Sunday, Jan. 25, 2015 | 2 a.m.
• Palm trees should be trimmed about once a year.
• Hire licensed tree care companies. Nevada doesn’t offer a state-certified arborist license, but it does issue landscape contractor licenses. Homeowners also should ask to see a company’s business license and proof of liability insurance.
Number of people nationwide who died while trimming or pruning trees in 2013, according to the Bureau of Labor Statistics.
Two people in Clark County have died since December trimming palm trees. Clark County Fire and Rescue has performed three palm tree rescues over the past 18 months.
The issue isn’t gusty winds or dangling power lines. The most common cause of death involving palm trees is suffocation.
A dangerous job
When workers cut palm tree fronds from below rather than above, loose fronds can pile up inside the tree instead of falling to the ground. That can create an avalanche effect that causes the fronds to collapse on the trimmer, trapping and potentially suffocating him.
Fronds can weigh hundreds of pounds each, and when they collapse, their combined weight can be as much as one ton. Just a few fronds can immobilize a climber and force his body against the palm trunk with hundreds of pounds of pressure. Much of that force lands on the climber’s head, forcing his chin into his chest, limiting his ability to breathe.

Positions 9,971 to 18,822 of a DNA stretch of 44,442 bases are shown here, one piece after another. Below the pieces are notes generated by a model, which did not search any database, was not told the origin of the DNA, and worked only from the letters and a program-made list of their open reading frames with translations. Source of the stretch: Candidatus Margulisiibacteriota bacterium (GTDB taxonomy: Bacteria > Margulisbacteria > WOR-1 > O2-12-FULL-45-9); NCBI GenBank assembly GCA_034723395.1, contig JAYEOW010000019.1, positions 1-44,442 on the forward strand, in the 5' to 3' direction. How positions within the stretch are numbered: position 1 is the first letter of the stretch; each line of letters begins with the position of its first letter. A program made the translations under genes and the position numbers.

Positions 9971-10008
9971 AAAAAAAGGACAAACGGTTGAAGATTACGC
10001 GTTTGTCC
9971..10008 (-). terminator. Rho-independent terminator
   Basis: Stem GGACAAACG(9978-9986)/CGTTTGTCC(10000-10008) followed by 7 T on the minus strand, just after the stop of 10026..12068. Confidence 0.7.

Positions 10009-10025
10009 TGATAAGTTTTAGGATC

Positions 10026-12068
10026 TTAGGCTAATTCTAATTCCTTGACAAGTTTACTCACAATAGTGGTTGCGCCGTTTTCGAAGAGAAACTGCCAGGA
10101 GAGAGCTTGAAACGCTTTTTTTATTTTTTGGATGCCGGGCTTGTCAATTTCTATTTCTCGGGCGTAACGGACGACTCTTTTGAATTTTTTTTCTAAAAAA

The problem is serious enough that the California Department of Public Health produced a video last year outlining the risks and proper procedures for cutting palms. The Los Angeles County Fire Department responds to at least six deadly palm tree incidents each year.
Most palm tree incidents involve untrained homeowners or unlicensed tree trimmers. Workers and homeowners can risk their lives when they forgo best practices to save time or money.
Trimming costs per palm can vary widely — from as little as $20 or $30 to as much as $100 or $150 — but unlicensed workers generally charge less.
If a worker is uninsured and gets injured, homeowners can be liable.
The right way
Tree trimmers should be trained and certified by a recognized organization, such as the Treecare Industry Association or International Society of Arborculture. Workers who aren’t certified should be supervised by someone who is.
Ideally, trimmers should use a bucket truck or other aerial device with fall protection equipment to allow them to trim while staying out of the range of falling fronds.
If a bucket truck isn’t an option, workers should follow industry climbing practices, which call for trimmers to remain above, rather than below, palm fronds.